We sent letters with sonnets we’d compose
Back and forth for several years before
The spell broke. We went our separate ways,
Our poetry paradise forsaken.

Could it have ended any other way?
What is an end? Sonnets still fill the space.


a bitter pill
is neither red nor blue –
Just hard to swallow
When you know its taste
Might not agree with
What you know is true,
Or think you know, or
wish you never knew.

A spirit quest
That will not be contained –
It calls us gently
From sleep’s dormant state.
We rise embued with purpose
And a mission preordained
And leave a life constrained
Before by darkened memories.

There’s music hiding
In between the lines
and spaces of the words
the pages hold.
A secret message unwinds
The latent magic
And the sacred music
that resides deep within.


Everything is infinitely praiseworthy
In its own unique and special way –
The sunrise, the sunset, filtered water’s
Taste, the coffee the water produces.

And even overlooked external things.
I’ve read so many perfect poems,
And heard so much wonderful music
During my limited sojourn on Earth.

Didn’t I grow up with Motown and Stax
And the Philadelphia Sound? And played
viola and recorder? And awoke
To my father’s recitation of verse

From the masters? And the coolest teachers
And mentors? And the best shipmates ever?


Obsolete Technologies

I am surrounded
By ancient sacred texts
Preserved on technologies
That no longer exist.

How will I extract
The wisdom they contain?

It might as well
Be stones, pebbles,
Grains of sand on the beach –

Objects on display
In an alien museum,
Words memorized
In a drunkened brain,
Recited by slobbering lips.


Remembering Bob Kaufman

All the letters I never sent

All the letters I never sent,
Poems written but only shared
With special friends who dig
the cut of my jib –
I warehouse them (most but not all)
On blogs stashed across the internets.

All the morning walks I stopped
Taking after my fall,
From fear, misplaced perhaps,
That I might get stuck
Somewhere off a beaten path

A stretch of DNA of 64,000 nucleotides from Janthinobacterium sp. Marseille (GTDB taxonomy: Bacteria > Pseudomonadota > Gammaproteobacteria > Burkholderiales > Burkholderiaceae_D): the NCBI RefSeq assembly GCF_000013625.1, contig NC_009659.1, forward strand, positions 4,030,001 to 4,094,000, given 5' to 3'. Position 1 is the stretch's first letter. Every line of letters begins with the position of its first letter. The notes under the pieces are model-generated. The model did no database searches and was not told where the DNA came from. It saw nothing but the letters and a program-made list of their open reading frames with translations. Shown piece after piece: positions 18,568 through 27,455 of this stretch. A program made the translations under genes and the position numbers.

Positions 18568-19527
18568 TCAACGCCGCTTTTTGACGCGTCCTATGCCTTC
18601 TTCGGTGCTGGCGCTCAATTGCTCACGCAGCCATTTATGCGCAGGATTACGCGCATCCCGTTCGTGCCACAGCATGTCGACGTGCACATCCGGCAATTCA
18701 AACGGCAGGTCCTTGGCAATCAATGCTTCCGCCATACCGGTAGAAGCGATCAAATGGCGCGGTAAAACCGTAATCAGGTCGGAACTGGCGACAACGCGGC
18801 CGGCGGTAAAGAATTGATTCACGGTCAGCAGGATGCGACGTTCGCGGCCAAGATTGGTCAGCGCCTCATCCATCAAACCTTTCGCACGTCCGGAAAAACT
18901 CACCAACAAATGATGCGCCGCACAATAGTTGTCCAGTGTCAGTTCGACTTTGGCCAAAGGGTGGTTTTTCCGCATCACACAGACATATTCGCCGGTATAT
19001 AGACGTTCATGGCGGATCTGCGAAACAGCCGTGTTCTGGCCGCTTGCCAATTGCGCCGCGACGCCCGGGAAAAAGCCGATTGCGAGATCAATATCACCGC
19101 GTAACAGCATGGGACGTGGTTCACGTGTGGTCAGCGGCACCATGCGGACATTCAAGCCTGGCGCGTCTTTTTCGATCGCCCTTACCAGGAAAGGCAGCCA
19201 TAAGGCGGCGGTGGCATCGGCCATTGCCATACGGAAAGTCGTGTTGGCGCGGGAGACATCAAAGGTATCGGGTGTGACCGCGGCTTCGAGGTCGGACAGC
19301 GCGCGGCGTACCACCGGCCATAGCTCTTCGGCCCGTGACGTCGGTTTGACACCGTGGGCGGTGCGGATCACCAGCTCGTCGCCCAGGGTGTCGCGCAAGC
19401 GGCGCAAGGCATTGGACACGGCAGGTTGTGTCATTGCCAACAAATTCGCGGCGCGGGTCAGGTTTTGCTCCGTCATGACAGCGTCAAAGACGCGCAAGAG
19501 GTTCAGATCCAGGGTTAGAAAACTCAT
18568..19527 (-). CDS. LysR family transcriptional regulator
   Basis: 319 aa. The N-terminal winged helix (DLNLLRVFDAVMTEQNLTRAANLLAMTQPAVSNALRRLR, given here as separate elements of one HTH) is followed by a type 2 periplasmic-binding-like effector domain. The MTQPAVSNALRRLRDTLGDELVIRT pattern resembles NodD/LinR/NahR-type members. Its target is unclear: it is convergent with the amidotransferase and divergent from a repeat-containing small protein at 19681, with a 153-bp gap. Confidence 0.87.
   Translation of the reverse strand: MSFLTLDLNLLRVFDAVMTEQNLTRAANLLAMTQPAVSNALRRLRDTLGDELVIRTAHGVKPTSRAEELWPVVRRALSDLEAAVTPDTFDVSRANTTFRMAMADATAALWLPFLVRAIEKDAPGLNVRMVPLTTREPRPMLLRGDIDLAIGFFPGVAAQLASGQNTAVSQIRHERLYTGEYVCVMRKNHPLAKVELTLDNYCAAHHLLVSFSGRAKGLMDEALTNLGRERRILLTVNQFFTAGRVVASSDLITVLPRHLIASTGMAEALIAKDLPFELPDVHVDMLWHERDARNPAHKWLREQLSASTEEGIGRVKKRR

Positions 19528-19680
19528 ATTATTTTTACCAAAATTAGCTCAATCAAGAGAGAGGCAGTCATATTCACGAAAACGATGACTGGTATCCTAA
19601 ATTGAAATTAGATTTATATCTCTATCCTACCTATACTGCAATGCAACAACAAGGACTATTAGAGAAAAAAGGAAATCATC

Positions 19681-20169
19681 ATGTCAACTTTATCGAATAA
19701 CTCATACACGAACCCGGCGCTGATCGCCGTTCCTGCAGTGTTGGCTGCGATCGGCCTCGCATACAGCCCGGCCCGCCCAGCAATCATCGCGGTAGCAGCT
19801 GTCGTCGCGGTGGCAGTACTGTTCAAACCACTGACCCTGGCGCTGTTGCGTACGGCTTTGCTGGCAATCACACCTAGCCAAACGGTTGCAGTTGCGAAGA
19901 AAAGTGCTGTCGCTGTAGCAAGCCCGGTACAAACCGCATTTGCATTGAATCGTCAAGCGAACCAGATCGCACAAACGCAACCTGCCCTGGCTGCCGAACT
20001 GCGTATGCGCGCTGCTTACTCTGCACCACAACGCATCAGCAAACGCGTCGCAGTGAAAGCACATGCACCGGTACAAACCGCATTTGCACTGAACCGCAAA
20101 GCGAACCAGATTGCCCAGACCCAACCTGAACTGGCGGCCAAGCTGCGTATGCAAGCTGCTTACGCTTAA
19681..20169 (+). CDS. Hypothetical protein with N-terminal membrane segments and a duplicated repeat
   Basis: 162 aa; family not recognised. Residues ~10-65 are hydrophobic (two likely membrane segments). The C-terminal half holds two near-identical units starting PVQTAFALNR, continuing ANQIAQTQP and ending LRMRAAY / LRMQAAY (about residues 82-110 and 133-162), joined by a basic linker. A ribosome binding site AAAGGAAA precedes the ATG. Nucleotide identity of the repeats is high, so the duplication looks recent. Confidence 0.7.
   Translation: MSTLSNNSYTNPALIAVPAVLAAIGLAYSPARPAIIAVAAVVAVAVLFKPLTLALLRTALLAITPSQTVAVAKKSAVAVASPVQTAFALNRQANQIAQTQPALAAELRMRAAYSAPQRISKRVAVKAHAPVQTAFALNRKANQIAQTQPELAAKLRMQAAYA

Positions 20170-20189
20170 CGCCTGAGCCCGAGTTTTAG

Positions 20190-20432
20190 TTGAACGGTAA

Where no one could hear
my pleas and groans.

All the lies I never told
Because I didn’t feel the need
To misrepresent, to be
Anybody or anything other
Than my own true self.

I still fall in love too easily
So I’m told – but there’s always
A link, a connection
Worth tracing, a node
In a complex network
Where we can meet.

And yes, I still get seasick –
The surface is no place
For lovers to hang out. Once we reach
The dive point and submerge
the ride gets smoother.
I’m too old to make excuses,
And dead men don’t have birthdays.


Fences – Act Two, Scene Four

In the denouement our classic warrior
(Such is the tragedy that was his life)
Loses all that was once near and dear.

The cherished love of his wife is broken
After her decision to not refuse
The result of his infidelity.

He loses the respect of his son,
So long assumed, compelled by fear,
Never inspired by true affection.

His best friend doesn’t come around
Any more, not even for a Friday drink
That once satisfied a parched thirst.

Finally, abandoned by his own sense
of taste (Yes! A multiple metaphor!),
He is left to swing aimlessly at all
Those fast balls on life’s outside corners.


To my favorite Turkish librarian, Gozde Torun

A lovely homemade thing
From a far off distant land,
Woven with yarn and lace:
A cushion steadies my coffee cup
A pad where the mouse can rest.
How’d you know it’d be so useful?
A treasured gift of grace –
A token that holds a place –
Folded carefully in the liquor bar drawer
between the shot glasses and candles,
the napkins and cork replacements.